As an active woman with a high sex drive and a very prestigious job, I defy basically all the stereotypes about gender. I’m pretty comfortable defying stereotypes at this point. At 30+ I have plenty of experience being cat called, written off, and misinterpreted and I also spent a good ten or more years trying to fit the typical female mould, too. Many women today call on other women to further defy the stereotypes, “to break out of the mould!” as it were, and achieve unprecedented levels of self actualization. I want to talk about something else. Gender stereotyping is a form of passive discrimination. By assuming all women to be a particular way, we can overlook important ways in which our decisions make women’s lives more difficult. Ignorance, on the other hand, is a deeper form of discrimination that goes beyond passivity into institutional. Ignorance, ignoring the differences, means that not only are we likely to make decisions that are unfairly hurtful to women, but we may do so under the false belief that we are actually offering equal opportunities for all. Sports are one of the easiest places to see gender ignorance.
Women and men are physically different. While no one would deny this basic fact, many people operate as if the differences don’t exist. Products marked as “unisex” and sold as sporting equipment are often products designed for men. Most bicycle seats are too narrow and too flat to support a female pelvis with a vulva. T-shirts given away as finishing prizes at road races are almost invariably cut to fit a male torso — wider and shorter than an appropriate female cut, and often sized for men. The result is that out of half a dozen road races that I’ve run, I only have one finisher’s shirt that actually fits my body. Most are too large because sizing starts at men’s small, and too wide so that they fit me like a tent more than high tech sports apparel. Rental equipment for ice skating, bowling and skiing is also unisex, which we can easily read as “for men”, concluding that the majority of production in the sports industry ignores women.
Gender ignorance in sports is not just a feature of product marketing, but in many cases the entire environment ignores the differences between male and female. I recently left my climbing gym in tears because after climbing there regularly for a year I was still unable to complete half of the monthly routes marked for beginners. Over and over again I see guys join the gym and quickly skyrocket from total noob to intermediate and advanced in a matter of months, but I can never cross that critical first barrier of being able to climb the beginner’s routes. Gym regulars, over 90% men, have tried to comfort me by saying that it is just this gym’s style to label their routes much easier than they really are. It would be comforting to me, I replied, if there was a “pre-beginner” level of monthly routes that were within my ability. However, there are not. But because I have nearly a decade of climbing experience and far more upper body strength than the average female I am confident that it is not my ability which is lacking. On the contrary, the attempts by the regulars to comfort me are actually clear indication of the ignorance: they mistakenly assume that my frustrations will be as short lived as theirs were when they shot past the beginner level years ago. They fail to see that as a female, the level at which physical strength becomes a limiting factor on my progress comes much sooner than for males. My climbing gym is a prime example of an institutionalization of female gender ignorance and it irritates me constantly.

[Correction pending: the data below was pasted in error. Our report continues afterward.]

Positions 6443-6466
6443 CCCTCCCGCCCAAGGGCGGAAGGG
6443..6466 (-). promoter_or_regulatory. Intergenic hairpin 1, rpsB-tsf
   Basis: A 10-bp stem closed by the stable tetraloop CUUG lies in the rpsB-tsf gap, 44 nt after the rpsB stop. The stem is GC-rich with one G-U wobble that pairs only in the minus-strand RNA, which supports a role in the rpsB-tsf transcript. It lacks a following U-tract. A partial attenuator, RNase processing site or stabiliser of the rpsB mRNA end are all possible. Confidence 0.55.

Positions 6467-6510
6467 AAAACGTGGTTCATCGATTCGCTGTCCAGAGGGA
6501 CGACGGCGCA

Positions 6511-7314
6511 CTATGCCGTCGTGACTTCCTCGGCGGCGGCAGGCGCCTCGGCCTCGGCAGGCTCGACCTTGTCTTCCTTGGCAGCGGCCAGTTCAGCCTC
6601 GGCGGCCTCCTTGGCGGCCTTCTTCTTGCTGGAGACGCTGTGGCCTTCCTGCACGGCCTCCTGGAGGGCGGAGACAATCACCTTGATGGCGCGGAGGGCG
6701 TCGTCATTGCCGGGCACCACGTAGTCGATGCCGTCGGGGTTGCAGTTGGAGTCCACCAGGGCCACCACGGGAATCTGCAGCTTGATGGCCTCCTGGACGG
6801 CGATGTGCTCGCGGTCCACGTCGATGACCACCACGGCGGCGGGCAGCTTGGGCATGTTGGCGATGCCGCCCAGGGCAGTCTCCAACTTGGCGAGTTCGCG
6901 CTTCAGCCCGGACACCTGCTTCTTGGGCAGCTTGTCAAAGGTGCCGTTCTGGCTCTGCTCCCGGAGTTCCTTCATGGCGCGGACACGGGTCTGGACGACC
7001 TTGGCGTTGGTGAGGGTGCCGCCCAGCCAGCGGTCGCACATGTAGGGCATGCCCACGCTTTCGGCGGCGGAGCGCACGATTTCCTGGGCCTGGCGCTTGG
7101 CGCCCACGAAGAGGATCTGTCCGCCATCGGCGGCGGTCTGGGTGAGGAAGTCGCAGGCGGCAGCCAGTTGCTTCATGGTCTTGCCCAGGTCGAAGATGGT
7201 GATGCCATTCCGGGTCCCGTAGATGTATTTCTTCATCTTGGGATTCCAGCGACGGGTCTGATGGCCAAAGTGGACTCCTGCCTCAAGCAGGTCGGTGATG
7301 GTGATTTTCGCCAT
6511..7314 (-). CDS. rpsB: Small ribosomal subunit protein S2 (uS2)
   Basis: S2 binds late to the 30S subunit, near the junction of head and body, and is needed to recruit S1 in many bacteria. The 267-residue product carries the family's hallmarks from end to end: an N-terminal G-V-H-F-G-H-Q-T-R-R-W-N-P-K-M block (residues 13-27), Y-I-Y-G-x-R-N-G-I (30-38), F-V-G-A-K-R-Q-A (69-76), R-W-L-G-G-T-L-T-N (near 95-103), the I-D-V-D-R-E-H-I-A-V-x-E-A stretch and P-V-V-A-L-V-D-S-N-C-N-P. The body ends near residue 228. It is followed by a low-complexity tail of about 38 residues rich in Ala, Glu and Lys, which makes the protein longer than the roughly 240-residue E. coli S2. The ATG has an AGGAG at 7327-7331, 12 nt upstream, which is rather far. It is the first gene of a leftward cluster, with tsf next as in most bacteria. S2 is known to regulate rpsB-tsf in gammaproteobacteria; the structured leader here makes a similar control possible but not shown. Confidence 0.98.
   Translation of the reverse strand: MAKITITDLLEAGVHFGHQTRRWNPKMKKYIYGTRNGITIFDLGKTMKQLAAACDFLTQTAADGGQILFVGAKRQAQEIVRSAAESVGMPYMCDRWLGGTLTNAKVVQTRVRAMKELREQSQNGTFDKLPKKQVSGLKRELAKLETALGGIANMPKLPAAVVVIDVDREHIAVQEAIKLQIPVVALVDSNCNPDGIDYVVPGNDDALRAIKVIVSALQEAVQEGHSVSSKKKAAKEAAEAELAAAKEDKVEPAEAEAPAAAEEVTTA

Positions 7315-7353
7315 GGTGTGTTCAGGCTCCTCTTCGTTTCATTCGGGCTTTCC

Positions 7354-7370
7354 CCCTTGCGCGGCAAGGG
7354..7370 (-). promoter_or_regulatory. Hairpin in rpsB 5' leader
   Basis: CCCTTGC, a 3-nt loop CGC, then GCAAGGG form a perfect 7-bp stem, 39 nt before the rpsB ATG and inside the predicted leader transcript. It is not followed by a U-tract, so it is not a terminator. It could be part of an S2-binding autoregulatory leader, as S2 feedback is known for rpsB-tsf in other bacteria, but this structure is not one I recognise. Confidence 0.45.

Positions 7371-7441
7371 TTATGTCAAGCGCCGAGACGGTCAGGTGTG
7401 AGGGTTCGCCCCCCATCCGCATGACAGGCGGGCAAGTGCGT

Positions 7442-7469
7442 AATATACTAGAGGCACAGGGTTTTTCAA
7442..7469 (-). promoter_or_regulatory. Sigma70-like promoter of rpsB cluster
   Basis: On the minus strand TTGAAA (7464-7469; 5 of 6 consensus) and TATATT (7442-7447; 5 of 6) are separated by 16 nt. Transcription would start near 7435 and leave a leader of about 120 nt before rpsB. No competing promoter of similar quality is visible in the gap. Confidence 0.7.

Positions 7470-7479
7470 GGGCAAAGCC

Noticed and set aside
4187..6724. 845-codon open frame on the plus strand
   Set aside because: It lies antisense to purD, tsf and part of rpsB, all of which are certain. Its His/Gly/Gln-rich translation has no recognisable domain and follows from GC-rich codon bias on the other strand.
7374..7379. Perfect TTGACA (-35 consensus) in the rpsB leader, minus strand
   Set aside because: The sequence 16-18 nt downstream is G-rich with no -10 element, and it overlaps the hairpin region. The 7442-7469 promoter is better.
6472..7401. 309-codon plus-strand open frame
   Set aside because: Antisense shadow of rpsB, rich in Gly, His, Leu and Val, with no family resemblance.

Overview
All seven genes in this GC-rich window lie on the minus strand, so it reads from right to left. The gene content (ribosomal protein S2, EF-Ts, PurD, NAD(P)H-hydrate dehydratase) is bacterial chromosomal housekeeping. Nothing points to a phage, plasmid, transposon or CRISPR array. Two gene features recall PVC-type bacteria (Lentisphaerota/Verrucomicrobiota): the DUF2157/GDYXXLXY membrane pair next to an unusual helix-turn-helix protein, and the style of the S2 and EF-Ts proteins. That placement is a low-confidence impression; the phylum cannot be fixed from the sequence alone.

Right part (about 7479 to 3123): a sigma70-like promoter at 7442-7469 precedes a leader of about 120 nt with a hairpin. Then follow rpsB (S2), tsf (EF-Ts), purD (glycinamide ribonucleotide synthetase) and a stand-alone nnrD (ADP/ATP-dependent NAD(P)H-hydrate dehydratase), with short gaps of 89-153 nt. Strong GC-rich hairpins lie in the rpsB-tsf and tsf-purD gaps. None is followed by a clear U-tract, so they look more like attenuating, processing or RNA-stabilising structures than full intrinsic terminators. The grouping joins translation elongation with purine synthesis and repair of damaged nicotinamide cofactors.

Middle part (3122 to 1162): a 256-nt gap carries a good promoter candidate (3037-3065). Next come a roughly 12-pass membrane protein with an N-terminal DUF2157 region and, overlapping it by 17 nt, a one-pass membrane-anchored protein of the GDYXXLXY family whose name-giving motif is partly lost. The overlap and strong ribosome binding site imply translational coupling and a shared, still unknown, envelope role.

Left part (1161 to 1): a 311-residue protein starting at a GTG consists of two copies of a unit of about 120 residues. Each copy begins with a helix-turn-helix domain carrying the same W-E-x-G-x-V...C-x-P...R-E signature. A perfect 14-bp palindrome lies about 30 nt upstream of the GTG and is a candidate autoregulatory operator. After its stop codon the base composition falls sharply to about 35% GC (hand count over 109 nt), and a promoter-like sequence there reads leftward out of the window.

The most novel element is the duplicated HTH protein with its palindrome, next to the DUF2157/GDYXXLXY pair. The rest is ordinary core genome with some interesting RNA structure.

At this point, most people are familiar with the concept of discrimination and are aware that it is not socially acceptable any more to openly discriminate against women. People are also more or less aware that stereotypes can be hurtful and need to be regularly evaluated for accuracy. However ignorance is almost always overlooked by nature. People don’t have words for gender ignorance and can often perpetuate it with misguided attempts to be fair. A road race without gender categories is clearly unfair to women, but if someone said “Prizes to the first three people across the finish line” few people would take note. In my own life I find myself repeatedly having to explain to my friends that their assumptions about what is good and true universally are very hurtful to me because I, as a woman, cannot stand in their position and share their experience. They are good people and they don’t mean to exclude me, but when they say things like “come on, it’s easy!” when I am clearly struggling against my body’s feminine constraints, I can’t help but feel like an outsider.